Early use of HRT among APOE4 carriers was associated with larger right and left hippocampal volume (P = .035 and P = .028, respectively) – an association not found in non-APOE4 carriers. The association was also not significant when participants were not stratified by APOE genotype.

“The key important point here is the timing, or the ‘critical window,’ when HRT can be of most benefit,” Dr. Saleh said. “This is most beneficial when introduced early, before the neuropathology becomes irreversible.”

Study limitations include its cross-sectional design, which precludes the establishment of a causal relationship, and the fact that information regarding the type and dose of estrogen was not available for all participants.

HRT is not without risk, Dr. Saleh noted. She recommended that clinicians “carry out various screening tests to make sure that a woman is eligible for HRT and not at risk of hypercoagulability, for instance.”

Risk-benefit ratio

In a comment, Howard Fillit, MD, cofounder and chief science officer at the Alzheimer’s Drug Discovery Foundation, called the study “exactly the kind of work that needs to be done.”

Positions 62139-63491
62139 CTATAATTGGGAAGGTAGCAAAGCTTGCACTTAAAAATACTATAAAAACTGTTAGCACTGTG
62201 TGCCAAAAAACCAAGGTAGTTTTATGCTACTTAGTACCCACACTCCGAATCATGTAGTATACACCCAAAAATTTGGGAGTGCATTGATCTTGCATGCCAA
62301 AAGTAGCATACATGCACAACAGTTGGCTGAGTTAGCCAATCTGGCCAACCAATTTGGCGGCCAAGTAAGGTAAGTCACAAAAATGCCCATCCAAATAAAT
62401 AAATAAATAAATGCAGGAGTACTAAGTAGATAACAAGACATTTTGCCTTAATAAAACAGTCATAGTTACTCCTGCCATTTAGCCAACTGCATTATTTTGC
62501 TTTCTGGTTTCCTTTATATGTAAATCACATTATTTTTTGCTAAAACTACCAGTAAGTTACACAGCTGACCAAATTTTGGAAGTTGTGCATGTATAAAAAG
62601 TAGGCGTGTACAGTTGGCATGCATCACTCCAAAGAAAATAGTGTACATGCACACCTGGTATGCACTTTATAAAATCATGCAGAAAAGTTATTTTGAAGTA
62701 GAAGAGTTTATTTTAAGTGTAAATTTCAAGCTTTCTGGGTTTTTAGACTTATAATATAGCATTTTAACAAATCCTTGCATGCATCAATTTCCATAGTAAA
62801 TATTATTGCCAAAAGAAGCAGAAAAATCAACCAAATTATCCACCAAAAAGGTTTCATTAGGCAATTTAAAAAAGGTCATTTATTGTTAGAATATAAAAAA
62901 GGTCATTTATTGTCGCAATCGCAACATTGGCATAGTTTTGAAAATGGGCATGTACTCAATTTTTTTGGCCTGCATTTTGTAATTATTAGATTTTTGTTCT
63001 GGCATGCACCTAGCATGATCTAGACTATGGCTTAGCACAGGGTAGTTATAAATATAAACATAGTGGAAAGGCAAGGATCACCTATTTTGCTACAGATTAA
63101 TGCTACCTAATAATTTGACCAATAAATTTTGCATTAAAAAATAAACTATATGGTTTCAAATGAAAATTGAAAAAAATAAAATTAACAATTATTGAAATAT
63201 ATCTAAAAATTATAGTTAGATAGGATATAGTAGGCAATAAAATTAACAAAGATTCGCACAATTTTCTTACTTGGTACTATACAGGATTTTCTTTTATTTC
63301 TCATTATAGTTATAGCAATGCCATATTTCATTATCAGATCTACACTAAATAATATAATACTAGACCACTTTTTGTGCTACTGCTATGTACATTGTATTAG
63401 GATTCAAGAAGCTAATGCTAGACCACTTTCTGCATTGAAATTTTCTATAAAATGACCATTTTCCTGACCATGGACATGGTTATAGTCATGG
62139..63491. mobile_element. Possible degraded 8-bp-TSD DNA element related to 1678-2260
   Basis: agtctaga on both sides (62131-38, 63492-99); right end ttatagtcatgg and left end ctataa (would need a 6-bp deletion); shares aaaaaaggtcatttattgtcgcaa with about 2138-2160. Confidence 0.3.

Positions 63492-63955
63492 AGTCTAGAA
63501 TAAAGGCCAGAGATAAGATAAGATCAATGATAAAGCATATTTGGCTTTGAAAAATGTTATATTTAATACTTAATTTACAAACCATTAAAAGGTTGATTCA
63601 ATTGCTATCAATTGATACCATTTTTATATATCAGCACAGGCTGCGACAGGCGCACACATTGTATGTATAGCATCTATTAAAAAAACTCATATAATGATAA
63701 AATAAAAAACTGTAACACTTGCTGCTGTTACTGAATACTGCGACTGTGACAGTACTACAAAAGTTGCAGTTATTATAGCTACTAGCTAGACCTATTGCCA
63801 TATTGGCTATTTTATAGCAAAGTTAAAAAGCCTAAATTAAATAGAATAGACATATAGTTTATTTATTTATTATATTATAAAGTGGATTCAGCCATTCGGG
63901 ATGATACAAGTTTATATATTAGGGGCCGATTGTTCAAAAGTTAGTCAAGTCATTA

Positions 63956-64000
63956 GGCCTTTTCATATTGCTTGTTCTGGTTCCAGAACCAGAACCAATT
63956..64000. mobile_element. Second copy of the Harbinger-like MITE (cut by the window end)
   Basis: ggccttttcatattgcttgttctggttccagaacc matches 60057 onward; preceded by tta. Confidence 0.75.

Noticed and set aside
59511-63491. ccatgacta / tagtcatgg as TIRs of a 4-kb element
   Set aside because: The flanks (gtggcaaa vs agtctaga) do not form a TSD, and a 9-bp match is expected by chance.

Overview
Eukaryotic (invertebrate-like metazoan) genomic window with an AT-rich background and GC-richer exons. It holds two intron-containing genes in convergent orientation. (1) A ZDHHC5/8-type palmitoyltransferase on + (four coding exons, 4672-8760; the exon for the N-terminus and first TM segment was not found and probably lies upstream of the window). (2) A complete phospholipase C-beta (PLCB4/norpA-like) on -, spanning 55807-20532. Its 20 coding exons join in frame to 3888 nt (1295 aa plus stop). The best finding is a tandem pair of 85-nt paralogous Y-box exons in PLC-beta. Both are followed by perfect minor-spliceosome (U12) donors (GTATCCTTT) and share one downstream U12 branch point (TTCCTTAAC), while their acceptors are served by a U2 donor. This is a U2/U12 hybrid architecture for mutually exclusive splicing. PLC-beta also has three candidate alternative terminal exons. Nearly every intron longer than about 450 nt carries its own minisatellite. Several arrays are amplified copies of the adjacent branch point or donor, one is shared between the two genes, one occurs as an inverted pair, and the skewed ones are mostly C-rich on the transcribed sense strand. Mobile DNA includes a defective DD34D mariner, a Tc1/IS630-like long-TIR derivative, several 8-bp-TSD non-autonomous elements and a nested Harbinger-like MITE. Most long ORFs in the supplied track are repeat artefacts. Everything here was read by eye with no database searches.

Dr. Fillit, who was not involved with the current research, is a clinical professor of geriatric medicine, palliative care medicine, and neuroscience at Mount Sinai Hospital, New York.

He compared the process with that of osteoporosis. “We know that if women are treated [with HRT] at the time of the menopause, you can prevent the rapid bone loss that occurs with rapid estrogen loss. But if you wait 5, 10 years out, once the bone loss has occurred, the HRT doesn’t really have any impact on osteoporosis risk because the horse is already out of the barn,” he said.

Although HRT carries risks, “they can clearly be managed; and if it’s proven that estrogen or hormone replacement around the time of the menopause can be protective [against AD], the risk-benefit ratio of HRT could be in favor of treatment,” Dr. Fillit added.

The study was conducted as part of the Medical Research Council NuBrain Consortium. The investigators and Dr. Fillit reported no relevant financial relationships.

A version of this article first appeared on Medscape.com.